WASHINGTON (Reuters) - On the first day of work on Thursday for a “super committee” charged with finding $1.2 trillion in new government savings, a member of the panel threatened to quit if defense spending cuts are discussed, underscoring the difficulties ahead.
Despite Republican Senator Jon Kyl’s surprise disclosure after the panel’s inaugural meeting that “I‘m off of the committee if we’re going to talk about further defense spending,” other Republicans worked to put comprehensive tax reform squarely on the agenda and urged bipartisanship.
A broad revamp of the U.S. tax code, which hasn’t been done in 25 years since the Reagan administration, could include lowering corporate tax rates, eliminating special-interest tax breaks and raising taxes on the wealthy.
Besides streamlining tax law, lawmakers hope it will help boost revenues, encourage corporate investment and create new jobs.
Kyl’s threat overshadowed the tax initiatives and came as many lawmakers were hoping to put their bickering aside, having attacked each other all year over budget priorities amid annual deficits topping $1 trillion.
Democratic Senator Patty Murray, a co-chair of the super committee, applauded her colleagues’ early show of bipartisanship, saying, “Committee members have refrained from drawing lines in the sand or carving out areas that can’t be touched.”
That quickly changed when Kyl, speaking to some conservative think tanks immediately following the panel’s hour-long meeting, said he wouldn’t tolerate any more cuts to defense. It was reminiscent of Republican demands in earlier budget talks that tax increases be off the table.
U.S. spending on security programs, including defense, was cut by $350 billion as part of a $917-billion deficit-reduction plan enacted last month. But Republicans were devising ways for the Pentagon to escape much of those cuts with diplomatic and foreign aid programs shouldering most of the pain.
The 12 congressional Democrats and Republicans serving on the super committee have until November 23 to forge a deficit-reduction deal that a majority can support.
If they fail, about $1.2 trillion in spending cuts over 10 years, divided equally between domestic and defense programs, would automatically begin in 2013.
Democrats say they want a “balanced” package of spending cuts and tax increases, while Republicans want to tackle the fast-rising costs of popular benefit programs such as Medicare and Medicaid healthcare for the elderly and poor and the Social Security retirement program.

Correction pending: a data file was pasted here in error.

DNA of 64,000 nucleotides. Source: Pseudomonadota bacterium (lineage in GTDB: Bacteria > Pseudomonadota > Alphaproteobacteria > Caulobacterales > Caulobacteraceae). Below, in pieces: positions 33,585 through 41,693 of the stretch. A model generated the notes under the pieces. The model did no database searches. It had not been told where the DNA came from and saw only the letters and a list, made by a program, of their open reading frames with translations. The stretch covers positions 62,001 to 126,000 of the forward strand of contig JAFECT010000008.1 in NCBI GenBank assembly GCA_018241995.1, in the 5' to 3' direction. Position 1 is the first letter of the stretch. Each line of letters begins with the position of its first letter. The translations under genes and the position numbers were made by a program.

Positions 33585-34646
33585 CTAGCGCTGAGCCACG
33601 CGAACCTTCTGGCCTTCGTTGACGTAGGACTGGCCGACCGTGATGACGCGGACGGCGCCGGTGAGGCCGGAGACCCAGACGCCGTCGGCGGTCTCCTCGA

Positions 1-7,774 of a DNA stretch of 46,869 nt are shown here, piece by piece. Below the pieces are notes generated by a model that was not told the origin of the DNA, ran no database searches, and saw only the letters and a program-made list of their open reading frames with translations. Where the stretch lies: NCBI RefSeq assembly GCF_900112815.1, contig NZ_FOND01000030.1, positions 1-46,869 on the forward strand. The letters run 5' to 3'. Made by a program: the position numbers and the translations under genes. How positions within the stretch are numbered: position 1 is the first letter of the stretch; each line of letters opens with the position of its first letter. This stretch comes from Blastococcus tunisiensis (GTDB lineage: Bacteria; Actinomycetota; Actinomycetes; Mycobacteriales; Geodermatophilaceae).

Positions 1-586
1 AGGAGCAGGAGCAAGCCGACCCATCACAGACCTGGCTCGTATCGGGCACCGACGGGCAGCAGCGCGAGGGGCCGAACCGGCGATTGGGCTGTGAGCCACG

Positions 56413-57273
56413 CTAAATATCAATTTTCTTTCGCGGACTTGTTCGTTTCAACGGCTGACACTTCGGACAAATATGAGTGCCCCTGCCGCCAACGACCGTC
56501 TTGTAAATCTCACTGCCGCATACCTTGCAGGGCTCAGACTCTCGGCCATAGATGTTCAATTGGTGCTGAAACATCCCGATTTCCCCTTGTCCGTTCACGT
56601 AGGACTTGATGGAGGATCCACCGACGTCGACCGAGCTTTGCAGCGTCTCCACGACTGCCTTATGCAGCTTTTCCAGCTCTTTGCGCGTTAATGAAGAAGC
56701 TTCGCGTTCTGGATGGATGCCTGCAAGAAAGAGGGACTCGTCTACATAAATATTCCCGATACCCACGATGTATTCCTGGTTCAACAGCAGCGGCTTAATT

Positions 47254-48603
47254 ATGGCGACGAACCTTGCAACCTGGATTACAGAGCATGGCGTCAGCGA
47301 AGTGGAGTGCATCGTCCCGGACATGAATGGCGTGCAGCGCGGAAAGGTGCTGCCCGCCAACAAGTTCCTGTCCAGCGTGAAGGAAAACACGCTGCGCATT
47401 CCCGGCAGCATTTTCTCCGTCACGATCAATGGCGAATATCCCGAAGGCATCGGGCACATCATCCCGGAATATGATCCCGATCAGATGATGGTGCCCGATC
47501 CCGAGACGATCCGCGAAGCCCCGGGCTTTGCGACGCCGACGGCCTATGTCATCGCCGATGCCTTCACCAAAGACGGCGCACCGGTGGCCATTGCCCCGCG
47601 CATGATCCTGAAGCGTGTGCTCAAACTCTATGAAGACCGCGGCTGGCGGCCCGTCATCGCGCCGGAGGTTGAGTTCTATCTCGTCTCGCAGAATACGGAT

One way to address both could be to revamp the U.S. tax code, which is widely seen as too complicated and riddled with loopholes. With broad tax reform, lawmakers might be emboldened to also rein in benefit programs.
“Comprehensive tax reform would spur economic growth and job creation and should be part of our discussions,” said Republican Representative Dave Camp, who also chairs the tax-writing House Ways and Means Committee.
But Camp’s Senate counterpart, Finance Committee Chairman Max Baucus, a Democratic member of the super committee, injected a political reality.
While he agreed that the panel should look at broad tax reform, he noted the super committee’s “short period (for working out a deficit deal) just makes it difficult.”
David Kendall, senior fellow with the centrist think tank Third Way, said Thursday’s developments underscored that “The two hot issues for Republicans are defense cuts and tax reform.”
He added, “They’re trying ... to get control of the debate” by crowding out Democrats’ hopes for some targeted tax hikes and replacing them with debate about broad tax reform.
Many congressional aides confide, however, that rewriting the tax code in the next 10 weeks is virtually impossible.
Republicans on the super committee also could feel vulnerable to attacks from conservative Tea Party activists if they end up embracing more defense cuts in a new budget deal.
As union-backed protesters chanted for jobs and briefly interrupted the super committee’s meeting, Democrats on the panel said deliberations should not focus on deficit-reduction at any cost.
Representative James Clyburn, a liberal Democrat, said that “Debt and deficit reduction should be intertwined into a strong code of job creation, budget cuts and tax reform.”
Additional reporting by Donna Smith, David Alexander and Thomas Ferraro; editing by Anthony Boadle